As described above, the memory node layer 50 a is used as a trapping layer in which electrons are trapped, and thus, a trap site of the memory node layer 50 a may have a high trap density. In addition, it is preferable that the memory node layer 50 a is not crystallized in a metal oxide semiconductor (MOS) process at a temperature of over 900° C. Given this fact, it is preferable that the memory node layer 50 a is an M-oxide-nitride (MON) or M-silicon-oxide-nitride (MSiON) layer. Both of the MON and MSiON layers are amorphous materials and contain nitrogen (N) of about 1 atomic %˜80 atomic %. M of the MON and MSiON layers is a metal material such as hafnium (Hf), zirconium (Zr), tantalum (Ta), titanium (Ti), aluminium (Al), or a lanthanide (Ln). The Ln are lanthanum (La), cerium (Ce), praseodymium (Pr), neodymium (Nd), samarium (Sm), europium (Eu), gadolinium (Gd), terbium (Tb), dysprosium (Dy), holmium (Ho), erbium (Er), thulium (Tm), ytterbium (Yb), and lutetium (Lu).

The blocking layer 52 a blocks a carrier from moving between the memory node layer 50 a and the electrode layer 54 a, particularly, electrons trapped into the memory node layer 50 a from moving to the electrode layer 54 a. The blocking layer 52 a may be an insulating layer having high permittivity, e.g., an aluminium (Al2O3) or SiO2 layer. The electrode layer 54 a may be formed of other conductive layers, e.g., a tungsten silicide layer.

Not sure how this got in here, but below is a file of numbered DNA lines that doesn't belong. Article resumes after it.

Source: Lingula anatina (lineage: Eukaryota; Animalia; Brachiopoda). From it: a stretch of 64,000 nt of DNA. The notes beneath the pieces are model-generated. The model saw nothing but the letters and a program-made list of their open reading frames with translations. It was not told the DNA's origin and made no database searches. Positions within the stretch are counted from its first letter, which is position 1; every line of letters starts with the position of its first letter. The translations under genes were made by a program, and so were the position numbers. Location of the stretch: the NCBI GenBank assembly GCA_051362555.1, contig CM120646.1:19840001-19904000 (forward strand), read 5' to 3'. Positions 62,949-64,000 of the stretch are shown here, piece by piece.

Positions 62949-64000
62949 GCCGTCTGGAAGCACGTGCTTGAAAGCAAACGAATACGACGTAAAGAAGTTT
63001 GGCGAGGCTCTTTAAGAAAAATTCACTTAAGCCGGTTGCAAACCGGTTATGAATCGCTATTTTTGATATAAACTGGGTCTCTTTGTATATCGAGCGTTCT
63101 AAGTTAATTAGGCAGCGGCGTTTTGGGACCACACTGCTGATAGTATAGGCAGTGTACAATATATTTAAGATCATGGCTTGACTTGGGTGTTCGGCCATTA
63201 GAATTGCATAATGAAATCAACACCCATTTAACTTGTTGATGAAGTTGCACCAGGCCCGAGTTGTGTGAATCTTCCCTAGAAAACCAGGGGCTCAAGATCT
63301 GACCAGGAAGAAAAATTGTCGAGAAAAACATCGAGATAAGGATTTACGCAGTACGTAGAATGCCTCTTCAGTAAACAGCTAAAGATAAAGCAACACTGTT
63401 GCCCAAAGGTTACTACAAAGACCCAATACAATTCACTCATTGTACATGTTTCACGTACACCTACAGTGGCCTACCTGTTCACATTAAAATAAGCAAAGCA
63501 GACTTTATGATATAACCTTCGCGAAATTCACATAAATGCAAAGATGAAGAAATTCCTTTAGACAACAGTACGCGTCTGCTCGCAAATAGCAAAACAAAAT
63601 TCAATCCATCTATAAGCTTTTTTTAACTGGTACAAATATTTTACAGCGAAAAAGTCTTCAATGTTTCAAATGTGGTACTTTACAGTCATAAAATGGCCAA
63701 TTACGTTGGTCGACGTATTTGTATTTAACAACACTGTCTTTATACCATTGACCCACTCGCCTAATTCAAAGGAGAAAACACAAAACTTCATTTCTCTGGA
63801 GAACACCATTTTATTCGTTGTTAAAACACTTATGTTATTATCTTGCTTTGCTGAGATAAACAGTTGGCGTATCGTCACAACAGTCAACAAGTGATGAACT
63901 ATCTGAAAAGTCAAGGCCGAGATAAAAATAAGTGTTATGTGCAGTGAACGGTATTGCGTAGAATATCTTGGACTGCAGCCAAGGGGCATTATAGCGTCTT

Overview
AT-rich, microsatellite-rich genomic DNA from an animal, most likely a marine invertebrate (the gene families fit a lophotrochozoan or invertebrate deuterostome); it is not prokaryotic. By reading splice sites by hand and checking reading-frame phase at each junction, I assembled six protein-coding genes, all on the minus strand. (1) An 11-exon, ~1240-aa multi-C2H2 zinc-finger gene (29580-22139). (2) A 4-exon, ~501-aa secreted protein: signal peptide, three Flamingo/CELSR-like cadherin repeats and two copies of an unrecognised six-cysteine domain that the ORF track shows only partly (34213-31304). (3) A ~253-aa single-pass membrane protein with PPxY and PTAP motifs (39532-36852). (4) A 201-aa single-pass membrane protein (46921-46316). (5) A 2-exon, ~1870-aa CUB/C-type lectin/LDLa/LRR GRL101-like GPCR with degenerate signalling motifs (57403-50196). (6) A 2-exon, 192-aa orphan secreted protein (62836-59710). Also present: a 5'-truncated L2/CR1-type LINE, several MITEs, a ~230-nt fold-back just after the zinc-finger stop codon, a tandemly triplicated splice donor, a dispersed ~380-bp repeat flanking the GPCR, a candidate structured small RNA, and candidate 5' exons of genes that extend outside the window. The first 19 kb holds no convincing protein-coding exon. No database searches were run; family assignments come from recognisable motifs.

In the meantime, the channel area 46 between the source and drain areas 42 and 44 is turned on or off according to a voltage applied to the electrode layer 54 a of the gate stacked material 60. That is, a state of the channel area 46 can be switched by applying an adequate voltage to the electrode layer 54 a. Therefore, the source and drain areas 42 and 44 and the gate stacked material 60 form a device having a switching function, e.g., a transistor. In addition, the gate stacked material 60 includes the memory node layer 50 a in which data is stored. Thus, the device having a switching function also has a data storing function. As a result, the device including the source and drain areas 42 and 44 and the gate stacked material 60 becomes a multifunctional device having both switching and data storing functions. Although the multifunctional device can referred to as a transistor, it is more properly referred to as a data storing or memory type transistor, since the multifunctional device can perform both switching and data storing functions.